A better way came in the form of a friend at the former TFM (now KC Southern) Railroad Company who said he could help Rodriguez transport the vehicles by rail. The plan was to use an old intermodal yard to unload the cars from the railroad in Laredo, TX, but that became a “logistical nightmare.” Instead, they loaded the vehicles in the US on Union-Pacific railways and planned to interchange with TFM in Laredo and then move the vehicles to a bonded facility in Queretaro, Mexico, a small state about 238 km northwest of Mexico City.
“I had guys from California who helped me buy cars,” Rodriguez says, “they’d go to auctions, especially into the north (Ohio and the Rust Belt); we found good clean cars in the north, we’d buy them, load them onto Union Pacific railroad, do the customs work, and distribute them throughout Mexico from there.”
It became easier over time, and the business grew. Rodriguez began working with Adesa, whose only client was Ford at the time and whom had operations in Mexico. They began railing cars to Adesa in Mexico City and then Toluca, which led to more contract work with Adesa Corporate. In addition to his own business, Rodriguez found himself doing logistic, customs, and transportation work for Adesa clients looking to export to Mexico.
Over many years, Global Motors has continued to grow and is one of five businesses Rodriguez operates. Since the turn of the millennium (and the start of his adventure), Rodriguez notes that the Mexican government hasn’t made good on its NAFTA policies regarding import and export of vehicles — a process that was supposed to get easier over time as certain thresholds were met.
“The market is still less open than more open, and the strong dollar against the peso is quite a hurdle,” Rodriguez says.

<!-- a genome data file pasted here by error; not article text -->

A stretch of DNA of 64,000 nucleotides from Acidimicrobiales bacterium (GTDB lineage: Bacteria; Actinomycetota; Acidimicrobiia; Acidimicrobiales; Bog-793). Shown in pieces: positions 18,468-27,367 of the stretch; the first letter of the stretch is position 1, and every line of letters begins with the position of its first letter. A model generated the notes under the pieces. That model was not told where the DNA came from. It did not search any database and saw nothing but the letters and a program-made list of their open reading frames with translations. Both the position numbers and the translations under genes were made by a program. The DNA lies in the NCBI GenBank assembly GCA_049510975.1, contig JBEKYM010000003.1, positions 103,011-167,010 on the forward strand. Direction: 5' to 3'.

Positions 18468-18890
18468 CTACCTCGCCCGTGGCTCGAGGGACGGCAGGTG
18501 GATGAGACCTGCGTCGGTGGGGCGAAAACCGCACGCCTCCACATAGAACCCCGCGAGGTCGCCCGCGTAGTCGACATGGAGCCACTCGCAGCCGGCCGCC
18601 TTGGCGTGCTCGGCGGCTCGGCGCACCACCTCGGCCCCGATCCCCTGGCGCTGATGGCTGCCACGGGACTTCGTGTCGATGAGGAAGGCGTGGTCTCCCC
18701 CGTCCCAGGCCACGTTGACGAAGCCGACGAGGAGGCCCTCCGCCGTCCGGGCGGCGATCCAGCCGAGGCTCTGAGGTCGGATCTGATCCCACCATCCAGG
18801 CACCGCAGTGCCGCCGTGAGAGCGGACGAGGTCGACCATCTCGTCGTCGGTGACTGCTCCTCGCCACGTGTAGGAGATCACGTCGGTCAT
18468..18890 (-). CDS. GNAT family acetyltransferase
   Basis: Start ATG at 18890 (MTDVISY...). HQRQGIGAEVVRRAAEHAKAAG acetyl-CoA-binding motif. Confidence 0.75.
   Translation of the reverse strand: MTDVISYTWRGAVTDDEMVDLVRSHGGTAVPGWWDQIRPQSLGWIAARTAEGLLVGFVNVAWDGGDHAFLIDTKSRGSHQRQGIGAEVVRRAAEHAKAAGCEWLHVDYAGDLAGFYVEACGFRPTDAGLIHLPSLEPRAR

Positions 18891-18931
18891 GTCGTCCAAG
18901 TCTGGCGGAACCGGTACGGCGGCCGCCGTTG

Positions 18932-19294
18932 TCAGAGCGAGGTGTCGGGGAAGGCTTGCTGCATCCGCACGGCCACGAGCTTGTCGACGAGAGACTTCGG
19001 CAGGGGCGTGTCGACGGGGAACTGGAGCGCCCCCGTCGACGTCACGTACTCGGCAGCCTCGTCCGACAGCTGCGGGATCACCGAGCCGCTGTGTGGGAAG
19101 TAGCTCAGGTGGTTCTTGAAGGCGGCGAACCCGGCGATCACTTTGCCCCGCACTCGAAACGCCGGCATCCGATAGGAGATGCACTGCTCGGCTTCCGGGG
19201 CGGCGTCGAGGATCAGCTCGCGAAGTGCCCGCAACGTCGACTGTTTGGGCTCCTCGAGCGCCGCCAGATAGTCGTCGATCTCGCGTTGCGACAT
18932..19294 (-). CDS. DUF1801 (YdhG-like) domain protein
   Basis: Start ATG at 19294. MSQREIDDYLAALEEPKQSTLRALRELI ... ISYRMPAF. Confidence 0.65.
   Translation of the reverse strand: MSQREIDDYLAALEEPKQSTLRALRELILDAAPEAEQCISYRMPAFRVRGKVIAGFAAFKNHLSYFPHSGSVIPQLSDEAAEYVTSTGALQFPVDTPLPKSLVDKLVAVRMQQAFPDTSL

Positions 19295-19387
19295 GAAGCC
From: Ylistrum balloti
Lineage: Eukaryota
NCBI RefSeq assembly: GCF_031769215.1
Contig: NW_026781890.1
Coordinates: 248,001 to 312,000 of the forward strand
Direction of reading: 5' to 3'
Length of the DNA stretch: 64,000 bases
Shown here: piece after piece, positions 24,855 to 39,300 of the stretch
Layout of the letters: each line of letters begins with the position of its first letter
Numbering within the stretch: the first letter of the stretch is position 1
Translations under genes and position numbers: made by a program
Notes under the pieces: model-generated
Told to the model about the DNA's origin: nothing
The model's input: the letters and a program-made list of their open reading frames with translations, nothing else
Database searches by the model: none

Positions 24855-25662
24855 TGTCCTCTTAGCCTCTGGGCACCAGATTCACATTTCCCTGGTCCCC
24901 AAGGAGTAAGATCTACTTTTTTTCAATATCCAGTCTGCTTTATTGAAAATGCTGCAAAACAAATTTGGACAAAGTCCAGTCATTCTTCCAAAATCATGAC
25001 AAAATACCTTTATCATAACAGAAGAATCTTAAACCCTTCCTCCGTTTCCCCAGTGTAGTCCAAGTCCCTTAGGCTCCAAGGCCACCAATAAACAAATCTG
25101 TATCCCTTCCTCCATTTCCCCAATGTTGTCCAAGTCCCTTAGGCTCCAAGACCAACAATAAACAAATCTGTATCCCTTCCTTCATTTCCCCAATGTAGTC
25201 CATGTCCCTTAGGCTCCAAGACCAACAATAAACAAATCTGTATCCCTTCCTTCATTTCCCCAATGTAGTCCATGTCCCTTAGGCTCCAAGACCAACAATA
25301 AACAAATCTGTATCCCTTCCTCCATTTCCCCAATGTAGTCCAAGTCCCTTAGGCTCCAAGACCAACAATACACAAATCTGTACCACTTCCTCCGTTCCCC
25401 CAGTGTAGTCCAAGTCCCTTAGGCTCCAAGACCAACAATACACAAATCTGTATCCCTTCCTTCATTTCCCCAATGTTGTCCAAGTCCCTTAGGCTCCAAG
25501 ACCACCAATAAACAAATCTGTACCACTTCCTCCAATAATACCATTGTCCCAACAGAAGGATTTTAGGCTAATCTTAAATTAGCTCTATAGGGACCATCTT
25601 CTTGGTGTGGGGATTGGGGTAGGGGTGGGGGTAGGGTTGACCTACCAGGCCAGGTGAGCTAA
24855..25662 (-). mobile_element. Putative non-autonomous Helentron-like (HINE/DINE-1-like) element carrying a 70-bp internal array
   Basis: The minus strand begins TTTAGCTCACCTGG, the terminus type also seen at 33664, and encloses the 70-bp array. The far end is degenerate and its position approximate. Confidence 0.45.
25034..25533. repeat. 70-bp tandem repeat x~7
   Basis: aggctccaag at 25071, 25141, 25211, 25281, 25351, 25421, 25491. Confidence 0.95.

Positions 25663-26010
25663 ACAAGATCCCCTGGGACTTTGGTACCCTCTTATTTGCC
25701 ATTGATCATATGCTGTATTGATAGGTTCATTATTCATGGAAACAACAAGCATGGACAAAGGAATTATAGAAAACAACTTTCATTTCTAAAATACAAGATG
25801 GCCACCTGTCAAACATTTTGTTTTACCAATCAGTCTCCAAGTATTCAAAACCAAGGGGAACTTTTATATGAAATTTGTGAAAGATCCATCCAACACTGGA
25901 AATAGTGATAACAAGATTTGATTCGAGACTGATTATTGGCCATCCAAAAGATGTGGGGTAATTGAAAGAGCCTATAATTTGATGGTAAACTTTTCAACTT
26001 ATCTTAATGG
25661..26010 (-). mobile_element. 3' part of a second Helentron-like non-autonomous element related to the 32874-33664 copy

Rodriguez says there are still markets to exploit. Mexico is a volume producer of vehicles, batteries, and many other goods, and the flow of commerce is now coming north, creating a cost-saving opportunity for U.S. companies that desire to export into Mexico and who can take advantage of empty back hauls, trucking, railroad, and roll-on/roll-off (RO/RO) cargo ships that need to fill as they move empty equipment back to Mexico.
“There is a need to fill for damaged vehicles or vehicles that need work,” Rodriguez says. Mexico is still a country with plenty of cheap labor, and labor-intensive work like vehicle body and mechanical repair are ripe with opportunities for big profits. Collision vehicles can be repaired in Mexico for a fraction of the cost and then introduced back into the U.S. market.
Today, Global Motors has turned into a major broker for fleets, so Rodriguez is a familiar face with companies like Avis, National, Dollar, Thrifty, Hertz, and other rental companies, finance companies, and even banks. Mexico dealers also must endure the vehicular global supply shortage they’ve been quick to turn to used vehicle sales to protect their revenue streams. With a network of car haulers, car shops, and distribution centers, Global Motors is a leading supplier of quality used vehicles to dealerships all over Mexico. For Rodriguez, that’s where his pan is buttered.
“The demand for used vehicles will be strong long into 2023,” Rodriguez says, as automotive manufacturers, brokers, and other stakeholders look forward to increased production of new vehicles.
And as he did over 20 years ago, Rodriguez intends to seize the opportunity.
Originally posted on Automotive Fleet